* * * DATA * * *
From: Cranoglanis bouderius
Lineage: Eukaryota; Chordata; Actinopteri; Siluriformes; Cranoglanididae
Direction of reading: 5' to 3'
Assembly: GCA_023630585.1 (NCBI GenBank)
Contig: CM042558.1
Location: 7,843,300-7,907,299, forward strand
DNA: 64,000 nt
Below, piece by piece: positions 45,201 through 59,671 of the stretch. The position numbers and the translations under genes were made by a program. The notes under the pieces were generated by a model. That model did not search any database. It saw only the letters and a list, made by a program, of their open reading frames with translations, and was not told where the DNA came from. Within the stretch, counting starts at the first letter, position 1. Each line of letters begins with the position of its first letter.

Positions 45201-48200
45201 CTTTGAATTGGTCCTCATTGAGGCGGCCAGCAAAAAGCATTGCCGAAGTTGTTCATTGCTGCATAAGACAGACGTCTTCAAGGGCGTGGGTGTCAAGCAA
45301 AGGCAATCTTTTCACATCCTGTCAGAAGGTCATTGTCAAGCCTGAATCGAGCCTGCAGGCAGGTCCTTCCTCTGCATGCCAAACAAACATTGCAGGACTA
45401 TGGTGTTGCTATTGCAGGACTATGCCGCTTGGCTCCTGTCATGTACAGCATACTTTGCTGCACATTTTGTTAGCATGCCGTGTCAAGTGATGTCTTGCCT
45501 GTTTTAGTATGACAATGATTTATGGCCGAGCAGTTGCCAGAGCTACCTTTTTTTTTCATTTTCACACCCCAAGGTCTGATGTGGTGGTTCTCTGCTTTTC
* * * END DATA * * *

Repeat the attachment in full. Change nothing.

From: Cranoglanis bouderius
Lineage: Eukaryota; Chordata; Actinopteri; Siluriformes; Cranoglanididae
Direction of reading: 5' to 3'
Assembly: GCA_023630585.1 (NCBI GenBank)
Contig: CM042558.1
Location: 7,843,300-7,907,299, forward strand
DNA: 64,000 nt
Below, piece by piece: positions 45,201 through 59,671 of the stretch. The position numbers and the translations under genes were made by a program. The notes under the pieces were generated by a model. That model did not search any database. It saw only the letters and a list, made by a program, of their open reading frames with translations, and was not told where the DNA came from. Within the stretch, counting starts at the first letter, position 1. Each line of letters begins with the position of its first letter.

Positions 45201-48200
45201 CTTTGAATTGGTCCTCATTGAGGCGGCCAGCAAAAAGCATTGCCGAAGTTGTTCATTGCTGCATAAGACAGACGTCTTCAAGGGCGTGGGTGTCAAGCAA
45301 AGGCAATCTTTTCACATCCTGTCAGAAGGTCATTGTCAAGCCTGAATCGAGCCTGCAGGCAGGTCCTTCCTCTGCATGCCAAACAAACATTGCAGGACTA
45401 TGGTGTTGCTATTGCAGGACTATGCCGCTTGGCTCCTGTCATGTACAGCATACTTTGCTGCACATTTTGTTAGCATGCCGTGTCAAGTGATGTCTTGCCT
45501 GTTTTAGTATGACAATGATTTATGGCCGAGCAGTTGCCAGAGCTACCTTTTTTTTTCATTTTCACACCCCAAGGTCTGATGTGGTGGTTCTCTGCTTTTC